By Casey Frye, CCNN Writer
Skin glue is a medical substance used to close small cuts or wounds. As useful as it is, though, the adhesive (a material that sticks) isn’t usable inside the body. Not only does moisture mess up the glue, it is also a potential toxin. Now, however, researchers have created a special type that can potentially be used to mend defective hearts.
Their new substance is not affected by water and unlike regular medical glue, it can withstand pressure from a beating heart. Additionally, it is completely safe to use inside the body and is biodegradable – a biological substance that can break down easily over time. Interestingly enough, the scientists got the idea from slugs, because they can use their slime to stick to a wall, even when it’s wet.
One of the most important features is how quickly the glue is able to set. In 5 seconds, it becomes adhesive with a quick flash of ultraviolet light and remains sticky around blood. “This adhesive platform addresses all of the drawbacks of previous systems in that it works in the presence of blood and moving structures,” said study co-author Pedro del Nido, the chief of cardiac surgery at Children’s Hospital Boston. “It should provide the physician with a completely new, much simpler technology and a new paradigm for tissue reconstruction to improve the quality of life of patients following surgical procedures.”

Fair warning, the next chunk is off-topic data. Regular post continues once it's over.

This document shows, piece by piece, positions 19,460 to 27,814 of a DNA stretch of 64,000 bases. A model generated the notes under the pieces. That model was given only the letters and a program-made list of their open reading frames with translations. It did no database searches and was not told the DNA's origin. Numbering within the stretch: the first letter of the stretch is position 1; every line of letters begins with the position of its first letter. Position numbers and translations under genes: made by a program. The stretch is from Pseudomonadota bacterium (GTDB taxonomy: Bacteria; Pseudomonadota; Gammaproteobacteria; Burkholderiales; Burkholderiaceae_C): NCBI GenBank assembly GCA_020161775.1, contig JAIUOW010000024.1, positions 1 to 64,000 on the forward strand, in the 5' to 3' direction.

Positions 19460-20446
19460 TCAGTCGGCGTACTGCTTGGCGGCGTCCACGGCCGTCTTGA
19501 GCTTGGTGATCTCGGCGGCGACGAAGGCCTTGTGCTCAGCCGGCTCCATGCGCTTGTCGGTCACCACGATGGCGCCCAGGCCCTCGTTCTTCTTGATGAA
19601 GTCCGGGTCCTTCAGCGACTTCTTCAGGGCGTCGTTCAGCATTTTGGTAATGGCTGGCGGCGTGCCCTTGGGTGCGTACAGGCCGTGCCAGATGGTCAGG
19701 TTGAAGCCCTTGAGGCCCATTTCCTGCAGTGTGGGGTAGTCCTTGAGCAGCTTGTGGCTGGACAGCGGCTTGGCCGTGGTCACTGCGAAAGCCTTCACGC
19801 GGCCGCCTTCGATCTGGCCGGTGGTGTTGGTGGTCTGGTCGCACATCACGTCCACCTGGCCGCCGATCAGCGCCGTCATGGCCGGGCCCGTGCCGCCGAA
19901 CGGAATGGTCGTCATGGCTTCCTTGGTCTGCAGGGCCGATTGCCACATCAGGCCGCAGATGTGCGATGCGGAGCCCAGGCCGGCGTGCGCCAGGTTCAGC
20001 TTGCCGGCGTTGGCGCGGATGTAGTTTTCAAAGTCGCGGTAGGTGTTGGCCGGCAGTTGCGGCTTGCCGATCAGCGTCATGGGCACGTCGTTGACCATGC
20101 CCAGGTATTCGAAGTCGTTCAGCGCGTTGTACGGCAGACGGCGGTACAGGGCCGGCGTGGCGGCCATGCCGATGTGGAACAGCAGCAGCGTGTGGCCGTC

To see how effective the glue was, the researchers made small cuts on the hearts of live pigs, then quickly sealed the wounds. They then followed the animals for 24 hours and found the cuts were still glued shut, even in the pigs with extremely high blood pressure. These results assure researchers it will work for humans.
This is great news for children who are born with heart defects, such as holes that affect beating rhythms and blood flow. “About 40,000 babies are born with congenital heart defects in the United States annually, and those that require treatment are plagued with multiple surgeries to deliver or replace nondegradable implants that do not grow with young patients,” said second co-author Jeffrey Karp of Harvard University.
This creation will absolutely change surgeries, reducing the need for staples, stitches, blood loss, and time.
Images courtesy of Brigham and Women’s Hospital.